If you already knew this and your question isn’t a matter of what search term you’re using, please forgive me for being presumptuous. Anyway, since Studio Ghibli is sort of like Disney, it can be difficult to find Ghibli-themed dōjinshi. If you’re in Japan, it’s only by making the round of all of the dōjinshi stores in your area that you might be able to find one. (If you’re lucky enough to attend a convention, though, they’re all over the place; just look in the catalog beforehand.) If you’re not in Japan and can’t find what you’re looking for on eBay, your best bet is to hire a proxy service. This can be prohibitively expensive; but, if you’re still interested, you can find many listings on Google if you run a search for “Japan proxy service.”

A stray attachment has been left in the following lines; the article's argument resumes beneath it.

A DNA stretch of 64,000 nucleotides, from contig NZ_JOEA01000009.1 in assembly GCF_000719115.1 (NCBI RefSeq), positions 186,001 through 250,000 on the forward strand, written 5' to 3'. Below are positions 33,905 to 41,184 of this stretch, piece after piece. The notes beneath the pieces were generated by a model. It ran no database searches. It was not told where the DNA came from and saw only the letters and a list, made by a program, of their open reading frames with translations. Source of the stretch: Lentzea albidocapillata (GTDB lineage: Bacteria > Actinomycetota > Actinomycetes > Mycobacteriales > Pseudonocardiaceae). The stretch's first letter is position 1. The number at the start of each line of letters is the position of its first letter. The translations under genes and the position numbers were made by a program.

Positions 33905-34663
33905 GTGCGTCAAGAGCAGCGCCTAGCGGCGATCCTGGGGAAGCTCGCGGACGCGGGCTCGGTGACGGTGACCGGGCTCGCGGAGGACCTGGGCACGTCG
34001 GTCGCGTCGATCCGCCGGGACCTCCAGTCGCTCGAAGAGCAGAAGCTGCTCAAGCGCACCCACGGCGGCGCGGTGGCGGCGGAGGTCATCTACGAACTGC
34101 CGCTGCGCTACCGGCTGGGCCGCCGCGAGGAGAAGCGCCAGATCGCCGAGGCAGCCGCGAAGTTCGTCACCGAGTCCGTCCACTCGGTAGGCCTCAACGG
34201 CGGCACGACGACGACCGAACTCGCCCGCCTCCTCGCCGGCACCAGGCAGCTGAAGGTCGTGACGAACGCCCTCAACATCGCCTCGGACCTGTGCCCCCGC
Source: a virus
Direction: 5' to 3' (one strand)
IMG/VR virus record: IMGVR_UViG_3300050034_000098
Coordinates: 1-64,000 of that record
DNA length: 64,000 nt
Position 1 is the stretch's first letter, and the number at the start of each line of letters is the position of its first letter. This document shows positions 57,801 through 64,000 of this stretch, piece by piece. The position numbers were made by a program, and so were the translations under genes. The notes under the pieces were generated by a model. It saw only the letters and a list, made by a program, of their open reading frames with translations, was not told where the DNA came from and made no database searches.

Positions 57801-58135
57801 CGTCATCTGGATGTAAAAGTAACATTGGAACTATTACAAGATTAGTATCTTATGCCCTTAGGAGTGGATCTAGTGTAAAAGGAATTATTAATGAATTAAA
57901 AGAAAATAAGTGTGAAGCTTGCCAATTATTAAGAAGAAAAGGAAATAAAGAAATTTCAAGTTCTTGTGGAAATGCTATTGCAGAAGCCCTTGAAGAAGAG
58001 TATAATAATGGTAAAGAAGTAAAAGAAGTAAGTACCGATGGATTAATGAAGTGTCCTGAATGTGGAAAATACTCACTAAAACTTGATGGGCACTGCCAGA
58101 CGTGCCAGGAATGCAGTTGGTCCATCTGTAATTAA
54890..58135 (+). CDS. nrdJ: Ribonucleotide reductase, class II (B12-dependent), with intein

I suppose I should have mentioned this before, but a really good guide to the process can be found here:
I know it’s been almost 6 years since you posted this article, but I’m curious to know who is the artist that created the Senya ichiya (千夜一夜) doujinshi, you mentioned here? 😮 I would so check it out.
The artist is Hoshino Lala (星野ララ), and the book was published in 2007. Other than that, there’s no information (such as a circle name or website) provided. For what it’s worth, I found my copy at the Mandarake in Shibuya, which has a sizable Studio Ghibli section. Good luck!